BY KEITH HERBERT
Citing research that shows inmates who take college courses are less likely to return to prison upon release, advocates said Thursday they hope the Paterson and Obama administrations will restart the state and federal programs.
Federal funding for prison higher education, in the form of Pell Grants, was cut in 1993 when then- President Bill Clinton signed anti-crime legislation. In New York, former Gov. George Pataki denied inmates access to the state's Tuition Assistance Program in 1995.
But with a new chief executive in Albany, and a new president in Washington in January, advocates hope to get funding restored, despite troubled financial outlook in both capitals.
"We should be relentless," said the Rev. Calvin O. Butts III, president of SUNY at Old Westbury, who supports returning higher education funding to prisons. "We must not stop even in the face of this terrible financial crisis we find ourselves in."
Studies show that education of prison inmates, particularly higher education, reduces recidivism rates, said Robert Gangi, executive director of the Correctional Association of New York, a nonprofit advocacy group in New York City.
A 1991 study of New York prisoners compared college program inmates with those who took no college courses and found that 26.4 percent of college program inmates returned to prison, compared with 44 percent of inmates who had no college courses while incarcerated, Gangi said.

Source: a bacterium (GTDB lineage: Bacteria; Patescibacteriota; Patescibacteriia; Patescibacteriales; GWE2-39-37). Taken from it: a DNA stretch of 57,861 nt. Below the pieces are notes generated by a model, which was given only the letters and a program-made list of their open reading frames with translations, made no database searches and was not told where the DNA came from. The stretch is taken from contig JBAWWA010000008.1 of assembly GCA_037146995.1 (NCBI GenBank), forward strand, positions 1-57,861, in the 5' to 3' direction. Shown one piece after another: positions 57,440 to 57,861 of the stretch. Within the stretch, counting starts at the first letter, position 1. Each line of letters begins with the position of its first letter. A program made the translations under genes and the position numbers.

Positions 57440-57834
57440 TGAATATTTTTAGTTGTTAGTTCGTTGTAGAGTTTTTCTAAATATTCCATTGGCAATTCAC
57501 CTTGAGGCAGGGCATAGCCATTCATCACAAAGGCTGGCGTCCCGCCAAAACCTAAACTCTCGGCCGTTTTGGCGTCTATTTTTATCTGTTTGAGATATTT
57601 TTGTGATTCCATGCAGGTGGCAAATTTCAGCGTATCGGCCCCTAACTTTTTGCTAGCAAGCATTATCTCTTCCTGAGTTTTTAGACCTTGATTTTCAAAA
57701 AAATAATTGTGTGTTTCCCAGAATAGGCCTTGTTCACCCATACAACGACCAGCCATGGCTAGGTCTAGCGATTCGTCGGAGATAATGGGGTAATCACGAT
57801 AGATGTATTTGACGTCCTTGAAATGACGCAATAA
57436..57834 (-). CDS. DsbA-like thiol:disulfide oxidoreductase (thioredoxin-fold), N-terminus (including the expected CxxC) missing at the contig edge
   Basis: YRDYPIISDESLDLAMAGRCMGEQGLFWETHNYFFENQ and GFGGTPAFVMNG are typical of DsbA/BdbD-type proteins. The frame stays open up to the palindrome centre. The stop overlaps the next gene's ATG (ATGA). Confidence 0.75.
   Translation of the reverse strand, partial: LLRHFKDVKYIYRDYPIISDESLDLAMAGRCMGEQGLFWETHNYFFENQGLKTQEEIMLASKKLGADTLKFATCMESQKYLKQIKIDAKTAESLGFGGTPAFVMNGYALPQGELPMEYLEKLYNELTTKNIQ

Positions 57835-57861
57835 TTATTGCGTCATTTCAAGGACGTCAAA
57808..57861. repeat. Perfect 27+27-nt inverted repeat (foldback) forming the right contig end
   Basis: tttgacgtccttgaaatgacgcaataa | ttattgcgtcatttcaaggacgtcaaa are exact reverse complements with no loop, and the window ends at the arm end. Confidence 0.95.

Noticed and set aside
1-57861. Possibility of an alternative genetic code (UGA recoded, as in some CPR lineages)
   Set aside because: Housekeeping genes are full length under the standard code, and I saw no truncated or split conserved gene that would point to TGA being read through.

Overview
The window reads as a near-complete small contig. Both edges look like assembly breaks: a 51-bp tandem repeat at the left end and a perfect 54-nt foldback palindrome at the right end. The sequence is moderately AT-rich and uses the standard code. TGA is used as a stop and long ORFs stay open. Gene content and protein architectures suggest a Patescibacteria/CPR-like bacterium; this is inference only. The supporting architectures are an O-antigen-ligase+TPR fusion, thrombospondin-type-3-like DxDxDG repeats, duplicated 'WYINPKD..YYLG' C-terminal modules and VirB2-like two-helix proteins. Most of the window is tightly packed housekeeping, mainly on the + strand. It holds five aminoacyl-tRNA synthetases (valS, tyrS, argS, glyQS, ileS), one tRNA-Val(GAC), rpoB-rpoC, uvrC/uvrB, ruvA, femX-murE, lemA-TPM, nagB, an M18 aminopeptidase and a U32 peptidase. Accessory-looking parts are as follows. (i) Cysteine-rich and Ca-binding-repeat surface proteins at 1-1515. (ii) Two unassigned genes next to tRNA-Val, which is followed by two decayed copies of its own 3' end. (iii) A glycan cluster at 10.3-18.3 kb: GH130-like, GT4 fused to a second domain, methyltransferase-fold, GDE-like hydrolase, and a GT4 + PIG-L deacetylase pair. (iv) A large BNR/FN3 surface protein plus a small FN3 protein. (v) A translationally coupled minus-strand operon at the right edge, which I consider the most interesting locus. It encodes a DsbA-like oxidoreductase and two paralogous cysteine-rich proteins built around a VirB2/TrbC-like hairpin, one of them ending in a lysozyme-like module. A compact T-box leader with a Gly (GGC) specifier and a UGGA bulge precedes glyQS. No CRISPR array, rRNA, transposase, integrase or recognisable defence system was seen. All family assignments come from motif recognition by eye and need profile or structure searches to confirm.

Returning public money for prison higher education also pays off in the form of higher employment rates, less homelessness and lower rates of crime once inmates are released, he said.
"There could be significant return on investment," Gangi said.
New York's prison population has a high percentage of African-Americans when compared to their percentage of the population, mostly because state illicit drug laws are too harsh, Butts said.
However, the political climate is ripe for change, Butts said, because Gov. David A. Paterson is from Harlem, and President-elect Barack Obama worked as a community organizer on the South Side of Chicago, a historically black neighborhood.
In 1994, 27,000 inmates receive public money to take college courses while incarcerated, said Anna Crayton, deputy director of research with the Prisoner Re-Entry Institute at John Jay School of Criminal Justice in New York City.
That figure dropped by 44 percent in the years following, Crayton said.